“I'm thankful for the incredible advances in medicine that have taken place during my lifetime. I almost certainly wouldn't still be here if it weren't for them” Billy Graham. Great advances have been made in cardiology and having practiced in that field for more than 6 years now, I can most certainly echo those great words by televangelist Billy Graham. I find cardiology to be a phenomenal field of medicine and it has fascinated me since my early days in medical school. I was mesmerized by the manner in which our cardiology chief would review a case, demonstrate his clarity of thought and respond to questions. I got so inspired by this teacher that I made him my role model and chose to pursue cardiology as my lifetime passion.
I consider myself a diagnostician and I thus lean more towards medical rather than surgical disciplines. I also love the hands-on skills of procedures and I am confident that I can be the best once I get the necessary training. I believe cardiology strikes a perfect balance between being mindful and being skilful, attributes of which I exude immensely. I love everything about cardiology; the tangible ability to cure diseases/save lives instantly, the fast pace and acuity of the specialty as well as the availability of answers and evidence to most questions. I have not regretted even the slightest bit ever selecting cardiology as my specialty field.
In my pursuit to become an excellent cardiologist, I have studied widely. Upon completion of my masters degree in Bangalore University, India, I moved to the United Kingdom to practice. I spent six years in UK where I got exposure to a broad spectrum of cardiovascular diseases, diagnostic and treatment modalities and procedures such as central lines and transvenous pacing. I also got limited exposure to ECHO and the cath lab. During my senior house officer (equivalent of residency), I completed three postgraduate examinations including the PACES- a final clinical examination (the exam has a 40% pass rate) and obtained Membership of the Royal College of Physicians (MRCP UK) which is considered one of the most prestigious titles in medicine.
In an effort to further my dreams, I moved to the United States and joined the Western Reserve University of Metrohealth campus for my internal medicine residency training. At this institution my resolve to pursue a fellowship in cardiology were given a further boost as I served on the cardiology floor, Cardiac Intensive Care Unit (CICU), cath lab, clinics and medicine conferences.
After my residency, I chose to further refine the knowledge I had acquired, mature as a clinician and obtain research skills by teaching internal medicine. I joined Cleveland Clinic as a clinical associate in internal medicine. I am also a teaching faculty member in the organization’s Internal Medicine Residency programme.
I firmly believe that research helps to unearth a “wealth of knowledge”. Throughout my career, my passion for cardiology mixed with some bit of fortune helped me to get into various national and internal research projects in India, UK and US. Out of my research projects, I have had ten (10) of my works published while I have also submitted four (4) manuscripts to be considered for publication into international medical journals. I have also made nine (9) presentations on cardiology in Boston, Paris, and Amsterdam among other parts of the World. I have also audited other works on internal medicine in addition to reviewing journals such as the Canadian Medical Association Journal and the Journal of Internal Medicine. With the guidance of Dr. Dunalp, I recently, I got a grant of $500,000 on my project on neurocognitive impairment in heart failure patients. I am determined to make a significant contribution in curbing heart failure.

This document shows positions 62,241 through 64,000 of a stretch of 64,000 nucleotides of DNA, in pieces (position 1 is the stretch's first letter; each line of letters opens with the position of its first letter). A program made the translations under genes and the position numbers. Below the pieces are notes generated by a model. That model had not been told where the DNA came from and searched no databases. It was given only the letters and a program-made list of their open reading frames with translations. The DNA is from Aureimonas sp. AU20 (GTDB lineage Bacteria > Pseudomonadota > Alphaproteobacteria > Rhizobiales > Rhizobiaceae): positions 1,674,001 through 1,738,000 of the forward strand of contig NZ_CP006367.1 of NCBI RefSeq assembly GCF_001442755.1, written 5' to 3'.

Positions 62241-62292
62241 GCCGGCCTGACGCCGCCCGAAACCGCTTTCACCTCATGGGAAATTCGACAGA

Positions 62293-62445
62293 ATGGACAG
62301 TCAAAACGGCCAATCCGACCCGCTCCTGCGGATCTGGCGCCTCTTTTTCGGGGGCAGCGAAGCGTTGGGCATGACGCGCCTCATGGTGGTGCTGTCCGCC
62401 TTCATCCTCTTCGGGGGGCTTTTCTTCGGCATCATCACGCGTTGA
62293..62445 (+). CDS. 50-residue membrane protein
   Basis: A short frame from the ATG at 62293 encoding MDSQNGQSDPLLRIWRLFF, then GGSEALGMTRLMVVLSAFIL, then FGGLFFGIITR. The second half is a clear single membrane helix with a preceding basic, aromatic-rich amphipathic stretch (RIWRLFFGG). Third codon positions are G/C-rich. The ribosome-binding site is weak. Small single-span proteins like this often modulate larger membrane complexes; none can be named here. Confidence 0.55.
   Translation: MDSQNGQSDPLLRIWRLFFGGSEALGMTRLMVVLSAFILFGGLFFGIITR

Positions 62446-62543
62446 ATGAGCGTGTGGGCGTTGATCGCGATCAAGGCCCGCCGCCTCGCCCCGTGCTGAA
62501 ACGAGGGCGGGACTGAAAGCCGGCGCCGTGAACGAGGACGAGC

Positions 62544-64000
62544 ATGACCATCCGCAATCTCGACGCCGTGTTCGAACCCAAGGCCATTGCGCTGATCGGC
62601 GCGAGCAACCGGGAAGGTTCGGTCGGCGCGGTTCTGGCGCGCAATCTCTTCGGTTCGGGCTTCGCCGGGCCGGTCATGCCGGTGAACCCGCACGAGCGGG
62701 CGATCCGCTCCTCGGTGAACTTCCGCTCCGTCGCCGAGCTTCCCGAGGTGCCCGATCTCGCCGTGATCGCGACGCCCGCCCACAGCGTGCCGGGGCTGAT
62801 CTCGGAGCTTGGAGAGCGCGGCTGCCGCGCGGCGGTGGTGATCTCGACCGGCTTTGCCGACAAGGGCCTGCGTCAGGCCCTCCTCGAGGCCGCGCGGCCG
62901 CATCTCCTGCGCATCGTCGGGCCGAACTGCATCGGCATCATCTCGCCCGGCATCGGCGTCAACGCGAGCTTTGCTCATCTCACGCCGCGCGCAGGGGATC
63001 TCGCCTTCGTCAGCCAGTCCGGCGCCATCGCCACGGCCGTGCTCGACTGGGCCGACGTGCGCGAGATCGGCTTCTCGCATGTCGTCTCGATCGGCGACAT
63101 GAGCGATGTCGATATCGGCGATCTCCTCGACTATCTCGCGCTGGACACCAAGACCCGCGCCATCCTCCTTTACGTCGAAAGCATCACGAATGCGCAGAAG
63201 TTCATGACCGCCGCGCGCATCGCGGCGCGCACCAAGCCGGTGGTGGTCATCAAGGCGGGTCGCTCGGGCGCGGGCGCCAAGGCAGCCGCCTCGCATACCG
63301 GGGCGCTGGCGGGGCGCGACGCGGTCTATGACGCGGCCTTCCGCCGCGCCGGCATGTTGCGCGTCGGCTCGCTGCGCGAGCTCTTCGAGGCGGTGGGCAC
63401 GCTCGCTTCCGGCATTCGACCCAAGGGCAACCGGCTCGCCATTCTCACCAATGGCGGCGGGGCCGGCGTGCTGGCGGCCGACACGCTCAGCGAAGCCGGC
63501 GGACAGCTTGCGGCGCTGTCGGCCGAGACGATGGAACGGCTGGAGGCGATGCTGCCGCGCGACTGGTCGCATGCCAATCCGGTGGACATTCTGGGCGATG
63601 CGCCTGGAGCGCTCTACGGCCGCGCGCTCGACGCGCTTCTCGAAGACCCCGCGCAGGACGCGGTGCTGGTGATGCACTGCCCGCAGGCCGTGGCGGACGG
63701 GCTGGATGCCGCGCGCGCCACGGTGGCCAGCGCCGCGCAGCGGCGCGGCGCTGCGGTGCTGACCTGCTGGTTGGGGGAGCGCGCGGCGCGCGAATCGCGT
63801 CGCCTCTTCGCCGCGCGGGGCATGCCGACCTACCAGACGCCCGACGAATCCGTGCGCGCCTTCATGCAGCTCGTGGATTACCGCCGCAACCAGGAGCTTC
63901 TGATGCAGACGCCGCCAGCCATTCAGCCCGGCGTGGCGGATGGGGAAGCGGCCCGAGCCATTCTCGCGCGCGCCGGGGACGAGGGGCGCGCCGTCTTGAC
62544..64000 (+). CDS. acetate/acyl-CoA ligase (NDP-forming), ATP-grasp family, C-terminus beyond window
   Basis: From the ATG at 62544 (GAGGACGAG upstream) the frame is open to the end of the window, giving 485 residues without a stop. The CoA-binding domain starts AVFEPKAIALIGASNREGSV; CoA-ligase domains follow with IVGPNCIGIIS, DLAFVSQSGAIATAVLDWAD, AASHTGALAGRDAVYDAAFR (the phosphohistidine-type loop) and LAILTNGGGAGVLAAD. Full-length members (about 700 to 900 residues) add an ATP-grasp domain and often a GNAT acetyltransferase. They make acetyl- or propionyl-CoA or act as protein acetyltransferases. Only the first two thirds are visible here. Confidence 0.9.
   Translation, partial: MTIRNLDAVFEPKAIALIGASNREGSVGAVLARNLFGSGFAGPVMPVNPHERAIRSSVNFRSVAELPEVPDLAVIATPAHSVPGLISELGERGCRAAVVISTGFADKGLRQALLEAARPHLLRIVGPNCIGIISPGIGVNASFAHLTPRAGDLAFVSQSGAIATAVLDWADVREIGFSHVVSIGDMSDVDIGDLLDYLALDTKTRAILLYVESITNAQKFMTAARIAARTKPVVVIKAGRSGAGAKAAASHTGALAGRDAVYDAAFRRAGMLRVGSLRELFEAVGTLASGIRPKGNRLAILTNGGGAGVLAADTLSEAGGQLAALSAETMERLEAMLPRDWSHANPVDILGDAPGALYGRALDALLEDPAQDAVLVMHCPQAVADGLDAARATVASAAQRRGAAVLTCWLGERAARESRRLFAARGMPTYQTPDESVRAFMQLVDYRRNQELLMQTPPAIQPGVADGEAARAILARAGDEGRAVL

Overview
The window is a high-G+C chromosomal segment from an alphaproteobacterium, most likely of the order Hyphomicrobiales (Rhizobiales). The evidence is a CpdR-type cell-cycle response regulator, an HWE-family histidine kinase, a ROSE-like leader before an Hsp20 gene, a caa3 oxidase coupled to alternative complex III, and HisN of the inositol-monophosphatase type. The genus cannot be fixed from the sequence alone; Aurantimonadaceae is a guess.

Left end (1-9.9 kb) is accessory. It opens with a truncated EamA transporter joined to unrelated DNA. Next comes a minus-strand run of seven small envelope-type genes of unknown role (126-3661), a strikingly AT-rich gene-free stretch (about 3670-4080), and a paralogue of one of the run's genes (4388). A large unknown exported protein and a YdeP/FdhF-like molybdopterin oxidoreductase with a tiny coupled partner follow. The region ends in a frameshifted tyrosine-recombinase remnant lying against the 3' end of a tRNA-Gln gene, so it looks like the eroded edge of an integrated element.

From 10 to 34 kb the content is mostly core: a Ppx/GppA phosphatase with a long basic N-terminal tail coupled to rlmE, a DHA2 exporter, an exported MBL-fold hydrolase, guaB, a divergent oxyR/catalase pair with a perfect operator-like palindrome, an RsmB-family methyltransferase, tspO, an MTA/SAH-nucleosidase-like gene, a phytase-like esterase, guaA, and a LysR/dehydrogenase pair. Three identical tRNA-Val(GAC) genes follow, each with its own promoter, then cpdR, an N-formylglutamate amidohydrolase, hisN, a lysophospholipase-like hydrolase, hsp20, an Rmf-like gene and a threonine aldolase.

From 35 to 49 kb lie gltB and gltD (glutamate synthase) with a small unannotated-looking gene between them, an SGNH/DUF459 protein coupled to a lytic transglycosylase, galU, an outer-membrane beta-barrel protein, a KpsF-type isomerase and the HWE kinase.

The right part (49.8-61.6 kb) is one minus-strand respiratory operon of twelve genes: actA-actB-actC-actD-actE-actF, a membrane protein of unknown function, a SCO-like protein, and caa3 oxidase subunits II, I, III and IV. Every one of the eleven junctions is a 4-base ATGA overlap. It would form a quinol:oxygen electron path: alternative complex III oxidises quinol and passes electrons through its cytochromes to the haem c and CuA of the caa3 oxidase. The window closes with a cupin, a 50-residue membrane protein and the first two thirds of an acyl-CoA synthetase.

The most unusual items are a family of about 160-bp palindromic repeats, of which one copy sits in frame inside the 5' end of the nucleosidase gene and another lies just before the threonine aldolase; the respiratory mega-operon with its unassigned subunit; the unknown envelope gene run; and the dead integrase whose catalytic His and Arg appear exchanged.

Though cardiology is my all time passion, I also take time to promote the overall well-being of human beings. As the chairman of the LION club in Bangalore, India, I organized rural health check-up programmes for the underprivileged, while in UK; I organized MRCP teaching for junior doctors. The successes I have had in these ventures attest to my sound leadership and organizational skills in healthcare.
I value leisure time and the participation in hobbies as a way to maintain a wholesome lifestyle. I love photography, travelling and sports. I am active in cricket, table-tennis and badminton. I represented my state for cricket at a junior level.
I am happy with what I have managed to achieve this far. My robust academic, research and clinical background will certainly make me an asset to your institution. In a friendly environment and a context of independent-minded people who are passionate about what they do, I look forward to being a part of a hospital that sets a high standard of patient care—the kind of standard I aspire to always hold myself to. I look forward to joining a fellowship program that gives me the opportunity do research and pursue patient care for a diverse population. I believe that the two put together can bring out the best in me.